Twitter and the Pursuit of Revenues

What happens when you cannot find new customers to sell your product to? Usually, you will try to squeeze out as much money as you possibly can from your current customers. That is precisely what is going on at Twitter HQ. 

During 4Q14, Twitter added 4M users. During the year 2014, Twitter added 47M users, which brings the total monthly active users (MAUs) Twitter has to 288M. If you’re a heavy Twitter user, you probably love the service and can’t imagine living without it. If you merely like Twitter, you probably use it occasionally whenever you have some downtime. This brings us to the average Twitter user: they made an account to try Twitter, but never came back; either because they didn’t like the service, found no use for it, or as I’ve written many times before, found Twitter confusing. 

So now we know that Twitter has a user growth problem, and for reasons above, the company can’t seem to get users to stay and use Twitter. We will circle back to MAUs later, but first let us check in with Twitter’s financials. You would think a company that isn’t gaining traction with the users is also not making much money, but you would be wrong. Before I begin discussing revenues, let me preface this by saying that Twitter is an extremely young company (it went public in November 2013), which means that there isn’t a large collection of historical data we an analyze. While that makes the job of the analyst harder since he is working with so many unknowns, it is invariably more interesting! 

Revenue Growth

Revenues increased 33% QoQ, and 111% FY14 vs FY13. Whatever Twitter is doing to get more advertising dollars, it is working splendidly. The company now earns roughly half a billion dollars every quarter. It is still a tiny business, but the way Twitter has been able to grow revenues is impressive. Twitter expects to earn $440-$450M in 1Q15, which is a slight decline from this past quarters’ performance ($479M). 

The first few years of a company after an initial public offering are always a mess, especially in terms of expenses. Usually, formal processes for expenses are not set up yet (employee credit cards, traveling costs, etc) and budgets are either nonexistent or valueless, since everything is constantly in flux. The company is tackling bigger issues such as growth and product, which makes the expenses side of things of secondary or tertiary importance. For these reasons, it is not fruitful to dive deep into the expenses of a young company such as Twitter - they’re not indicative of future trends.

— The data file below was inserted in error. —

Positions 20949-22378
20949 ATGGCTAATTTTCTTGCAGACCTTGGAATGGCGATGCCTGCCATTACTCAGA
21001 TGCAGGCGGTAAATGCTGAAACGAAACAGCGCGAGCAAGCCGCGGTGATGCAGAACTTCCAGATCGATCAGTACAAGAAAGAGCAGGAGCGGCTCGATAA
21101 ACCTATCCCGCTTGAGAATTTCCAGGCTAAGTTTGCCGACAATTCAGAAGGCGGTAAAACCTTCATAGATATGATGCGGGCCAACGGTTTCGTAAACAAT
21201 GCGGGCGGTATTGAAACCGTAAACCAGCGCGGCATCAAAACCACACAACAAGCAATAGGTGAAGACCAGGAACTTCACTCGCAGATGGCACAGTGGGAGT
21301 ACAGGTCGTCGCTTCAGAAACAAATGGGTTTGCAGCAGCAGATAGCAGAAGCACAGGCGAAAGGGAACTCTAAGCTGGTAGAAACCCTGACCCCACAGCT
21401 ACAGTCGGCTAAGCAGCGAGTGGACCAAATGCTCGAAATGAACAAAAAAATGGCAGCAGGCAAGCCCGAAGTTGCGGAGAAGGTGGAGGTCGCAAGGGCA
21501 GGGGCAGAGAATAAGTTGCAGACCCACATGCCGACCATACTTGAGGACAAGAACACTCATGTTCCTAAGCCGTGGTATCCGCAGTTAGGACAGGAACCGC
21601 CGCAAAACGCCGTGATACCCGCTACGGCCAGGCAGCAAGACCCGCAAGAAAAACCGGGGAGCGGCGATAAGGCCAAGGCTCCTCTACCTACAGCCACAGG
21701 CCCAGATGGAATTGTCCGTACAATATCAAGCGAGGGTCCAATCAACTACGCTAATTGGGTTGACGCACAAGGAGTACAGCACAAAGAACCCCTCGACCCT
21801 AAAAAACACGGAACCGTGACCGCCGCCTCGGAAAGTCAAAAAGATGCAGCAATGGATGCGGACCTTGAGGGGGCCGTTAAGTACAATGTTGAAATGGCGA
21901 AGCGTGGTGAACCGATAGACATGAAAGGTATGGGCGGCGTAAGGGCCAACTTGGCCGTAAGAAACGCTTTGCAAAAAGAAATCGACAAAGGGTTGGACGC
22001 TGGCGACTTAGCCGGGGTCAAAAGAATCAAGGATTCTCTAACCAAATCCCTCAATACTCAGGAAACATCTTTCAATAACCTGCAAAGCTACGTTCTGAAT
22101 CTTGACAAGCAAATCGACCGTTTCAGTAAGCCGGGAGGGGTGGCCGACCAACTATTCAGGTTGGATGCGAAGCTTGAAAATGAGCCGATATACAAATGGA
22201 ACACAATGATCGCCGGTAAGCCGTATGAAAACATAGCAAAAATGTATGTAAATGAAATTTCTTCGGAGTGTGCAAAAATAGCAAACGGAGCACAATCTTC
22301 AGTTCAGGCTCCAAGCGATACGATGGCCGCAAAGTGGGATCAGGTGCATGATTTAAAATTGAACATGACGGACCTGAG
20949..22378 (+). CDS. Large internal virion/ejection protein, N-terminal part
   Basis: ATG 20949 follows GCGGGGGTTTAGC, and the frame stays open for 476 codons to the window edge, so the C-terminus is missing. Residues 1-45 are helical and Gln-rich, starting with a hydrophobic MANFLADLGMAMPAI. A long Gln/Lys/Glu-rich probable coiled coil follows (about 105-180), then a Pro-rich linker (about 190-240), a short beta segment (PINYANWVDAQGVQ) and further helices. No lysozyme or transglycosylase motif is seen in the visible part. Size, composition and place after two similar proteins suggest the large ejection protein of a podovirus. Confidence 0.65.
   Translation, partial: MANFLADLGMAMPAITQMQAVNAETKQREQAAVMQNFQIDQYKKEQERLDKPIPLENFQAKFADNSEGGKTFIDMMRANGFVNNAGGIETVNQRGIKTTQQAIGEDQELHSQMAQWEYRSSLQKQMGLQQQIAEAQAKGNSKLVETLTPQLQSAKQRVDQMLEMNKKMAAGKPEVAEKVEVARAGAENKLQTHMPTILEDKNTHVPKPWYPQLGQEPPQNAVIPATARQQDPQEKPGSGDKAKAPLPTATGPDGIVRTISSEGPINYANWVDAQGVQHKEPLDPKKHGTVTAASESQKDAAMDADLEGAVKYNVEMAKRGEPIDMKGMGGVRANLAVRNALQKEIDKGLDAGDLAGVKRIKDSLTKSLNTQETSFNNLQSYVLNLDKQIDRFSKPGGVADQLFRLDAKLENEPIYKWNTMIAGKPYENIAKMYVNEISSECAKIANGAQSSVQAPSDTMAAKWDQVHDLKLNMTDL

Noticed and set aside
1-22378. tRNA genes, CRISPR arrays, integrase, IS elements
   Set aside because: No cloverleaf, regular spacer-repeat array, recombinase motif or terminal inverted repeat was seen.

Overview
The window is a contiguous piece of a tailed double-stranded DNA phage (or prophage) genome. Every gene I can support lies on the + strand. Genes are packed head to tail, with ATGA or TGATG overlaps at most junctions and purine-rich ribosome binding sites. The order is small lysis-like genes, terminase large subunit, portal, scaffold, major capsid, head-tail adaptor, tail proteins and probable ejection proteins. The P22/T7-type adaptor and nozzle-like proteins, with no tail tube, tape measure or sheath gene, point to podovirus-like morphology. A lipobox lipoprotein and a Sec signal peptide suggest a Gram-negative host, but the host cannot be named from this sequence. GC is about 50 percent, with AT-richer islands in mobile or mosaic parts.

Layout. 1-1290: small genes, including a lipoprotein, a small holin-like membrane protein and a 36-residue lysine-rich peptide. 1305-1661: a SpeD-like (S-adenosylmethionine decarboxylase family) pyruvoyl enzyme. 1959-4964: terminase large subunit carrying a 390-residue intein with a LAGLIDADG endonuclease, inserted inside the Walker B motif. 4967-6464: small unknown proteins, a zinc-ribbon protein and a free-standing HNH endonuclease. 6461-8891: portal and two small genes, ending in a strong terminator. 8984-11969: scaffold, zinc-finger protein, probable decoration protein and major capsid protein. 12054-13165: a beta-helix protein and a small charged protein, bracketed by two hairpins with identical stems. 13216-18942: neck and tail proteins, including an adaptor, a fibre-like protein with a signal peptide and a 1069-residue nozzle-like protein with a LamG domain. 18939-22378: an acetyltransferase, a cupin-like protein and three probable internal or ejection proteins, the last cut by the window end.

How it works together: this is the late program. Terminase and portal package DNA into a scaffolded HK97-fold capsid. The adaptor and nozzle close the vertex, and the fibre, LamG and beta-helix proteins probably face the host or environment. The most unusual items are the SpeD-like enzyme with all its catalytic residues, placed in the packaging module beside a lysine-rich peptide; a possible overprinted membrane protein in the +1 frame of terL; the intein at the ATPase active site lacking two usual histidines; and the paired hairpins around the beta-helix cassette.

There are some interesting things going on in Twitter’s expenses, though. R&D, as a percentage of revenues, has been diminishing for the last year. I believe this is happening because management feels the opportunity cost of investing in R&D is too high. Instead, that money is being spent on Sales and Marketing (S&M). Twitter spent $0.43 on each $1 it made on S&M in 2014, which would be an atrocious statistic if not for the immaturity of the company. 

Twitter has never been profitable, and will likely continue posting net losses in the immediate future (1–2 years). You can look at Twitter’s net losses in one of two ways. As an investor, you should be risk-averse and be highly skeptical of Twitter’s ability to post a profit. Social networks come and go, internet bubbles burst and pop, but you aren’t going anywhere. Would Warren Buffet hold Twitter stock? Probably not. The alternative viewpoint you can take on Twitter is that you truly believe in the product and see it as an unbridled social network that advocates the freedom of information, or some other noble or cool pursuit. You may believe that Twitter represents freedom, and the profits will certainly come later, leading you to invest in the company despite continuous net losses. Which viewpoint you choose is a personal question, but now you are armed with the facts. 

If we take all of Twitter’s revenues and expenses, and spread them over MAU, we will get two rough estimates of profitability: total revenue per user, and total cost per user. Although MAU may not be the best metric to use as the denominator, it is a more accurate representation of per-user profitability than “timeline views”, which is the other metric Twitter provides. 

Unlike other analysts, I included all sources of revenue (advertising & licensing) as well as all expenses (cost of revenues, research and development, sales and marketing, and general and administrative) to compute per-user costs, because they provide the most comprehensive picture of profitability.

With that said, you can see for yourself that the total cost per user of running Twitter is higher than the total revenues - by approximately $0.34 per user in 4Q14. That is - Twitter is losing roughly 34 cents for every user of the service.

In Short

Given that Twitter is still such a young company, it is difficult to evaluate its performance in financial terms, since the expectations aren’t set yet. Twitter’s user growth, however, is a different story. MAU are not growing as fast as investors, and more importantly Twitter, would like to see them grow. Twitter probably has one more year to figure things out before investors start to really get antsy. As I’ve made abundantly clear before, the first problem I would tackle would be Twitter’s onboarding process, which remains a confusing mess. Twitter remains my favorite social network, and I remain rooting for the little blue bird even if it’s learning to fly very, very slowly.